The Joy of Dislocation

13 12 2009

At 4.55 GMT yesterday, the final whistle blew at White Hart Lane in North London signalling a  1-0 home defeat for Tottenham Hotspur against Wolves.

I can only imagine the disappointment that flooded over the home supporter as they headed out of the gates, heading in whichever direction they call home or, in many cases, to the multitude of pubs that are either a place for communal celebration or collective misery and heated discussions about the shortcomings of my beloved Spurs.

I have been there, bought the T-shirt.

I know their pain, feel their irritation and seek answers as to why a team that scored nine against Wigan have failed to register one against a team at the bottom of the EPL.

Yesterday I was relieved to have only seen the first half through the joy of the internet in a bar in Bermuda that was disrupted by

  1. intermittent access and a streaming speed slower than Tom Huddlestone (midfield “dynamo”)
  2. the commentary of the Chelsea vs Everton game being shown on the other screens
  3. numerous individuals discussing how drunk they had been the night before as they nursed pints of beer or bloody Marys whilst keeping an eye on the televised action
  4. the need to continue Christmas shopping

The second half I followed on live text feed from the BBC in an internet cafe. It didn’t read any better than the visual aspect.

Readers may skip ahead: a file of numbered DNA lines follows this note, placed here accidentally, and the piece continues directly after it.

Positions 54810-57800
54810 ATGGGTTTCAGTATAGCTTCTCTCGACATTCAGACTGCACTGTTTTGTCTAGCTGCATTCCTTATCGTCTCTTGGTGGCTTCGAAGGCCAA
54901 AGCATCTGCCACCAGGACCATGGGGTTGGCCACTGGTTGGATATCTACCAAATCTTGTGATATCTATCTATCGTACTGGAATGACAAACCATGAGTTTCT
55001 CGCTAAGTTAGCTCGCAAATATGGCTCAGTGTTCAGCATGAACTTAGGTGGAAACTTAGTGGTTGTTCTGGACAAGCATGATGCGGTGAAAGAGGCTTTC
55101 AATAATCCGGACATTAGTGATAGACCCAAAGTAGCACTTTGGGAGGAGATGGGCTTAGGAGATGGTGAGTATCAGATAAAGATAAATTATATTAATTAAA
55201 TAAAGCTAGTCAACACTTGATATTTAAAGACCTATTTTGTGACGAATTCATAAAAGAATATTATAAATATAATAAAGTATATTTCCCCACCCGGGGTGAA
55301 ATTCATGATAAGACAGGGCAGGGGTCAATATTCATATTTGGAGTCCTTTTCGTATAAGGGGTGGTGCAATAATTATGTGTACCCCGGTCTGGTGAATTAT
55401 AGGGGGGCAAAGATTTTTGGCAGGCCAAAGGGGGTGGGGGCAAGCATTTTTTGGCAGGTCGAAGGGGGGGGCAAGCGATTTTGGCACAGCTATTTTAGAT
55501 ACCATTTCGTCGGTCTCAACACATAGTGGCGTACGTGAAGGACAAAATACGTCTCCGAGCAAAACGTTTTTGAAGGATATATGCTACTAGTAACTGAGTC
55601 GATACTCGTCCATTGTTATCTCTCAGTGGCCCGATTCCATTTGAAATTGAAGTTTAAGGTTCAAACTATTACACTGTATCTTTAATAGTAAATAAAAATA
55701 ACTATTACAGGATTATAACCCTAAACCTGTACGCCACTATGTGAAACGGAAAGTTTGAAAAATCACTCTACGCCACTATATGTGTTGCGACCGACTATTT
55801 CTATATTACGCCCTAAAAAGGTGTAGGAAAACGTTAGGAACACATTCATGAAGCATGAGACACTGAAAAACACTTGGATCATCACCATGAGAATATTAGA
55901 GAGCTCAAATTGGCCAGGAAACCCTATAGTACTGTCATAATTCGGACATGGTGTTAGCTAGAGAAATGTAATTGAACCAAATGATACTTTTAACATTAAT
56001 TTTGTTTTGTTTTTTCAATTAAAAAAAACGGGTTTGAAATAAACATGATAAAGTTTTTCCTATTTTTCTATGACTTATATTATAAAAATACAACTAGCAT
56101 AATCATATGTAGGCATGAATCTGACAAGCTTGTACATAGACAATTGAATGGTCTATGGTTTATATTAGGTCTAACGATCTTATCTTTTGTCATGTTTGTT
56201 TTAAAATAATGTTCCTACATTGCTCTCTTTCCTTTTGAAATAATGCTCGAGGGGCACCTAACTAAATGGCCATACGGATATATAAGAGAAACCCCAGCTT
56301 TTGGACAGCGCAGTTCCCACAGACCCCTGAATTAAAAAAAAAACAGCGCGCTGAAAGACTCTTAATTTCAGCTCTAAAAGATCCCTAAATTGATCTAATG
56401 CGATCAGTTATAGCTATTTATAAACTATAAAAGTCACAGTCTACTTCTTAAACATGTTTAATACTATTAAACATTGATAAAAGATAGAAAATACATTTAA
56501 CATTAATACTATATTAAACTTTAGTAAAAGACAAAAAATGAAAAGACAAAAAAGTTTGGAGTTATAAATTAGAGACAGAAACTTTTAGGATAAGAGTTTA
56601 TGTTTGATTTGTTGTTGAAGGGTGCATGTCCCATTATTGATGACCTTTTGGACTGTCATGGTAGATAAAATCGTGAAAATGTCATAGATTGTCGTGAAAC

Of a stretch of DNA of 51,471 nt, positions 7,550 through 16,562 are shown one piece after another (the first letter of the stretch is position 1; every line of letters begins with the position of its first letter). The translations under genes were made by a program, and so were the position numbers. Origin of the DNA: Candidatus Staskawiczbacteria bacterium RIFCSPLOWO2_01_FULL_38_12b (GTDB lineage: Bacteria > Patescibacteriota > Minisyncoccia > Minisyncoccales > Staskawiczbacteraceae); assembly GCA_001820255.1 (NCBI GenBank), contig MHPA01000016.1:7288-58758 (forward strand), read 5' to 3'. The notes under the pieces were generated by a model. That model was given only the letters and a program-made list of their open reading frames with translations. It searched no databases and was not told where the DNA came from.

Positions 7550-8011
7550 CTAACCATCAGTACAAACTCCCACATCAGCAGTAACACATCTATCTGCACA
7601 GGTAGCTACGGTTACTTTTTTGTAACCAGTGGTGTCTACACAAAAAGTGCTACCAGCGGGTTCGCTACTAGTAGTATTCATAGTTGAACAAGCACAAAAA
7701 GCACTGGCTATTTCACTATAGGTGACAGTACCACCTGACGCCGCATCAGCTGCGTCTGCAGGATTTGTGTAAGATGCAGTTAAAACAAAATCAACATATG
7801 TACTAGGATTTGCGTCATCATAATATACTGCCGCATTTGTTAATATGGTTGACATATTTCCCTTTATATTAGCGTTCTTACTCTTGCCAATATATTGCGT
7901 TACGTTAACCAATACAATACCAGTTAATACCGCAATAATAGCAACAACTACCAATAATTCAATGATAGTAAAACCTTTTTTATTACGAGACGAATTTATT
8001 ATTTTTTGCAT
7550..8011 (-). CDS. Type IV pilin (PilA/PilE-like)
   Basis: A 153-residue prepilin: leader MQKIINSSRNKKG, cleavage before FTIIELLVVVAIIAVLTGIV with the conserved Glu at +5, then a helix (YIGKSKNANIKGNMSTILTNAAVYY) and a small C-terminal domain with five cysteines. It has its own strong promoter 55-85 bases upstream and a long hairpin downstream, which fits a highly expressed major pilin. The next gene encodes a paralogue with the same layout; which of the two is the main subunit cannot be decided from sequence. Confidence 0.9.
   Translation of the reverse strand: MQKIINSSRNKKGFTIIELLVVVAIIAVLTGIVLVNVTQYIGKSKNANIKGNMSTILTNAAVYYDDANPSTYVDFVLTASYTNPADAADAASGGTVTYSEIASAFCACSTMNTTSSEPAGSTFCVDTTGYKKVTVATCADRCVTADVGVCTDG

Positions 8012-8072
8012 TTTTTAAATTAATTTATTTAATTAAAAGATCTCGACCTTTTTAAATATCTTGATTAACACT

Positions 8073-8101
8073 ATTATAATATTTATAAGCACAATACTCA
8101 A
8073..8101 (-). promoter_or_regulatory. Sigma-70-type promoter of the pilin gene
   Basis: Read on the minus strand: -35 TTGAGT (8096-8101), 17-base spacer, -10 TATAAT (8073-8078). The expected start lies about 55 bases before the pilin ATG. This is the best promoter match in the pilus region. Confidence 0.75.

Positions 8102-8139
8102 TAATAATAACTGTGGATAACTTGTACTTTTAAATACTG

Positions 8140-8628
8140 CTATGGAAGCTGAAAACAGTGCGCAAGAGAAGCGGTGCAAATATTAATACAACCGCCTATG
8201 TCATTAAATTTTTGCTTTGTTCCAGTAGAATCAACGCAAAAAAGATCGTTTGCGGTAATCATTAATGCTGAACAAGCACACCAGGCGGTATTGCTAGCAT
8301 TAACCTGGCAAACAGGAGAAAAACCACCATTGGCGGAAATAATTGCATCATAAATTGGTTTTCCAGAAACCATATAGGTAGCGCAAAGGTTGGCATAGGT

This was one of the things that I don’t miss about leaving London and the UK. The media obsession with football/soccer.

Yes, I am still passionate about my team and wear the shirt with pride but I don’t have their failures shoved in my face every time they lose.

I can walk along the street in Boston (or in this case, Bermuda) confident that I am unlikely to run into a smug Arsenal fan who will spot my distress and make some kind of sarcastic comment or pithy aside which will just darken my mood further.

I can buy a daily newspaper and not have to flick through pages of rumour, conjecture and analysis of the latest games or forthcoming matches. I can pick and choose when and where I get my information about Tottenham or England.

I can watch the games in the comfort of my own home (if I desire) through the only unfiltered aspect part of the Newscorp  jigsaw – Fox Soccer Channel.

Or even ESPN2.

In short, I have control of the football content that I require. I am the gatekeeper of my own obsession.

It is easier to be in love with the Beautiful Game when you have to make the effort to be part of its’ social circle. It also helps that in the USA, they have other sports to concentrate on. All of which I have yet to fall in love with.

But at least I know that if and when I do, the media will be there to furnish me with as much information as I need.

And a great deal more that I don’t.




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